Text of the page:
Land tenure for community infrastructure investment

Land tenure for community infrastructure investment

Why won’t slum communities invest in infrastructure for water, sanitation and waste disposal?

Lack of secure tenure has a three-fold effect on society: firstly, people and business enterprises in the informal settlements are deprived of essential public services; secondly, the municipal governments receive no tax income to pay for any of the services they should provide to the settlements; and finally, the potential value of these properties constitutes personal and national wealth which remains inaccessible and unusable as collateral for borrowing for further investment.”
The State of the World’s Cities 2001, UN-Habitat, p33.

  • The majority of urban slum dwellers live as squatters, with no legal standing over the land they occupy
  • They often live in very precarious conditions and under constant threat of evictions and slum clearance programmes
  • Therefore, while it appears that slum dwellers are happy to invest in mobile infrastructure such as televisions and mobile phones, there is much less inclination for them to invest in more permanent infrastructure improvements, e.g. roads, drainage, sewerage, potable water, building improvements etc
  • It is unlikely that the MDG targets for infrastructure delivery will be achieved through public and donor funding alone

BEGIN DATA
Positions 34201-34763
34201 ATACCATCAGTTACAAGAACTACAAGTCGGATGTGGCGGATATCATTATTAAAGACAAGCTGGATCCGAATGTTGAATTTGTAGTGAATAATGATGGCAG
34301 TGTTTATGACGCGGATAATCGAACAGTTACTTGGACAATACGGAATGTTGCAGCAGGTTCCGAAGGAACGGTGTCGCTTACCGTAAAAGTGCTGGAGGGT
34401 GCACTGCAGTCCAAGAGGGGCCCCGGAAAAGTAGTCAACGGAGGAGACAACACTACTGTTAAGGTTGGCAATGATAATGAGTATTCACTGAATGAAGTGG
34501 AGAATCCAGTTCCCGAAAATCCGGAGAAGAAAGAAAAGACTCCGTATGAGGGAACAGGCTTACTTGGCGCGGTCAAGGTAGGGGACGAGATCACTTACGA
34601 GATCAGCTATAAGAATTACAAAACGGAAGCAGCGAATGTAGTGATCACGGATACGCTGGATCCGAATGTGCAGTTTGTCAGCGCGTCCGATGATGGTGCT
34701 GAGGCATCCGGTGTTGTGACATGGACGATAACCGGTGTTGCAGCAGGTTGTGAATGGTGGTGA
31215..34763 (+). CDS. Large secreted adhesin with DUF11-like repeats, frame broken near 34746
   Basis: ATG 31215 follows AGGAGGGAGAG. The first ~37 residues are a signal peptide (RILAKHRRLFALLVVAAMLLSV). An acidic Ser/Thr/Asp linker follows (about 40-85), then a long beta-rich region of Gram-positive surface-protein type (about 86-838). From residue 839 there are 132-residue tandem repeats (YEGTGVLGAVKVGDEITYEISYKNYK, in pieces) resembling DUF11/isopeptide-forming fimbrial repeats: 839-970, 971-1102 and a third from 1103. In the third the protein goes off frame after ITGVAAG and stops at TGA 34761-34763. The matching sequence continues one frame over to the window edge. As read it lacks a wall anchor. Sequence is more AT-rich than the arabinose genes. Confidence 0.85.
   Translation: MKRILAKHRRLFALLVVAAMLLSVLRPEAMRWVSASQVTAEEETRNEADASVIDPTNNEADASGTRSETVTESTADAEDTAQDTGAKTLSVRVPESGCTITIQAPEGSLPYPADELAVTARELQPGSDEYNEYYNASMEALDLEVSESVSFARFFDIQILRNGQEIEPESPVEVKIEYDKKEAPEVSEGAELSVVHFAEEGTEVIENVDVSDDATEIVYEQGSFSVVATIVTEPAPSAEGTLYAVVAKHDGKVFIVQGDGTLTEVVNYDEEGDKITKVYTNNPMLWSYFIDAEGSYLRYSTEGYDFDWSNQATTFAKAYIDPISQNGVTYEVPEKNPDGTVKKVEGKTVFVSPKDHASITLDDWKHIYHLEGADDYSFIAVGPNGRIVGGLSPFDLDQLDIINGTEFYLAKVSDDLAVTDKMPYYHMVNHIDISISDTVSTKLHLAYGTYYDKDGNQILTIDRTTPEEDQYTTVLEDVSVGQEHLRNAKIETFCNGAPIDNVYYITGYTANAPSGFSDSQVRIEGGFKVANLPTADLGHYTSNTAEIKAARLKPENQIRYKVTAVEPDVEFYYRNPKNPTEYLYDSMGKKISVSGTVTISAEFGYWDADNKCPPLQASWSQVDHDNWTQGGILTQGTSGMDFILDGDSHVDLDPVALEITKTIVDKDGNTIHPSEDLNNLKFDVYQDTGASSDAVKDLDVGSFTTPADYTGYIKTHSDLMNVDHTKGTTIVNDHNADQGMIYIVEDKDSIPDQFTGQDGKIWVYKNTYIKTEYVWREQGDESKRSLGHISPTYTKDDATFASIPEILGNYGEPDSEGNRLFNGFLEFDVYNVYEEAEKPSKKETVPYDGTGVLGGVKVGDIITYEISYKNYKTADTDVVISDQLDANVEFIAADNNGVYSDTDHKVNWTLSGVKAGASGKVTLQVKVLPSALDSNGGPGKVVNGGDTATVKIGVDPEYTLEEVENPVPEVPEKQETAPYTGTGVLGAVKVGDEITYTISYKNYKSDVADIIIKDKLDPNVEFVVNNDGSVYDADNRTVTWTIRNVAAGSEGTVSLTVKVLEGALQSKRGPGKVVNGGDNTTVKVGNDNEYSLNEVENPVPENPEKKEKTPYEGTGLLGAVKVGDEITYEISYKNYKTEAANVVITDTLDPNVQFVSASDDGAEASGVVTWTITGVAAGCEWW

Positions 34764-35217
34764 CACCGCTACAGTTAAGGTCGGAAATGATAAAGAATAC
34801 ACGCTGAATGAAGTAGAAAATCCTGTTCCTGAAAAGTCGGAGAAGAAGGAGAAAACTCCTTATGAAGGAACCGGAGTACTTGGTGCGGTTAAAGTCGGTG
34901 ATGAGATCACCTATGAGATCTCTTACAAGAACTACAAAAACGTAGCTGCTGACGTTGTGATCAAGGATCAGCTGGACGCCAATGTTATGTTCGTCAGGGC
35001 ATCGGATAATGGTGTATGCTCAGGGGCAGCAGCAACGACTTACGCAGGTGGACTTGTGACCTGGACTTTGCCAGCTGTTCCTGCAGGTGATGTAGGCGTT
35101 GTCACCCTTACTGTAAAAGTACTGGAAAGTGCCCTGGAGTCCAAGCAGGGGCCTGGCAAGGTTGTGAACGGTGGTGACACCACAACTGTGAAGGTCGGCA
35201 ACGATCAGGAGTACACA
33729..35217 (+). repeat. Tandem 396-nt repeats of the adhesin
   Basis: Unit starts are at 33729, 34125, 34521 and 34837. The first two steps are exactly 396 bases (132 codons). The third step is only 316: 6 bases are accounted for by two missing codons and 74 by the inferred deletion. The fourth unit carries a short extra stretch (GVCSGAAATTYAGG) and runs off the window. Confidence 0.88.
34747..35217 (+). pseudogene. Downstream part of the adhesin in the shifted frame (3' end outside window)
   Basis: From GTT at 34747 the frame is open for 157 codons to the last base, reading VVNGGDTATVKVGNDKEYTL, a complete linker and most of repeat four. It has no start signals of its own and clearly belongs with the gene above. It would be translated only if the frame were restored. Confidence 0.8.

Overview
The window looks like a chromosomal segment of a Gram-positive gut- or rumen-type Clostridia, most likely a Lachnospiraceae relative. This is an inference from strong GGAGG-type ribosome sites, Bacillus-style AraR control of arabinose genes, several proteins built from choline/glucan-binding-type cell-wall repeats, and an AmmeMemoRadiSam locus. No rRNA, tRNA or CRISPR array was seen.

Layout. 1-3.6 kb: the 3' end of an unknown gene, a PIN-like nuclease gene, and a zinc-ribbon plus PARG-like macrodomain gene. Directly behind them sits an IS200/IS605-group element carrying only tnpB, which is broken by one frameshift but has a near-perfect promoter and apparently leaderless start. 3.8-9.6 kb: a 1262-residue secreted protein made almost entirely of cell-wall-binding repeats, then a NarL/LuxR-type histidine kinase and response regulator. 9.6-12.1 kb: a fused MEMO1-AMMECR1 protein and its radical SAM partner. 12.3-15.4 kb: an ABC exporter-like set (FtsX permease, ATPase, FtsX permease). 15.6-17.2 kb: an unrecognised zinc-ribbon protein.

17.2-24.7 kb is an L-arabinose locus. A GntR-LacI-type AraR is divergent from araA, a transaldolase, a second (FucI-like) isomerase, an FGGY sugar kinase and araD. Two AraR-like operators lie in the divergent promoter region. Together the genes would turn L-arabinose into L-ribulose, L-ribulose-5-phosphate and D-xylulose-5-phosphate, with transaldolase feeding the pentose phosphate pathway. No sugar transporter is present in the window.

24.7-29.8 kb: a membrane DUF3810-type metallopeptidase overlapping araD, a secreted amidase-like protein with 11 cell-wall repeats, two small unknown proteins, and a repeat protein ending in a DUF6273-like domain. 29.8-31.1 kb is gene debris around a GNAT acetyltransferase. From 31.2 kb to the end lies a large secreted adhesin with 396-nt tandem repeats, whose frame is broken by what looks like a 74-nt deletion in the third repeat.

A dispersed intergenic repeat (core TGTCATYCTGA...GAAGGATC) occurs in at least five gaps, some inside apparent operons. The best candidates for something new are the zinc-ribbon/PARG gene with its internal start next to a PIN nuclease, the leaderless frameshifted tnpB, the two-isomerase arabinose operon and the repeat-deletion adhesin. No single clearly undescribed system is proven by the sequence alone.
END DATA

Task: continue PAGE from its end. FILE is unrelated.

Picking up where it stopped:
• To meet the MDG targets it will be necessary to engage the private sector and secure funding from other sources
  • In many cases this will mean mobilising contributions from slum communities themselves, e.g. hard cash, materials and labour, as well as engaging them in the decision making process to ensure they take ownership of the infrastructure and that it is appropriate, affordable and easy for them to maintain

Why won’t slum communities invest in infrastructure for water, sanitation and waste disposal?

Integrated infrastructure delivery solutions are required, which fully engage communities and incorporate land tenure at their core. This will give slum dwellers the confidence and security to invest in infrastructure upgrades, and over time give them motivation to improve the quality of their homes.

The land tenure systems should be tailored to suit local conditions and can range from full title and ownership to leasehold. They should be affordable, flexible, user friendly and transparent, with a clear legal framework and they should be scalable for city-wide slum application. Examples of successful systems where land tenure has been central to achieving effective infrastructure delivery include:

  • Slum networking
  • Slum upgrading
The two most important factors in the success of such schemes are strong political will on behalf of government and strong buy-in on the part of communities. Therefore stakeholder engagement is key.

Further reading:

Parikh, H. (1995) Slum Networking of Ahmedabad City, A Proposal for ‘Slum Networking’ of Ahmedabad City. For Ahmedabad Municipal Corporation
Diacon, D. (1997) Slum Networking - An Innovative Approach to Urban Development, Building and Social Housing Foundation

According to The Cities Alliance (2008), with successful slum upgrading, three processes occur simultaneously over time:

  • the slum dweller becomes the citizen
  • the shack becomes the house
  • the slum becomes the suburb

Further reading:

Parikh, H. (2008)
Ahmedabad Municipal Corporation (AMC) (2005) Slum Networking Programme – A Partnership Programme of Infrastructure and Social Development in Slums of Ahmedabad City, Submitted to Human Settlement Institute (HSMI) The Cities Alliance (2008) Slum Upgrading Up Close – The experience of six cities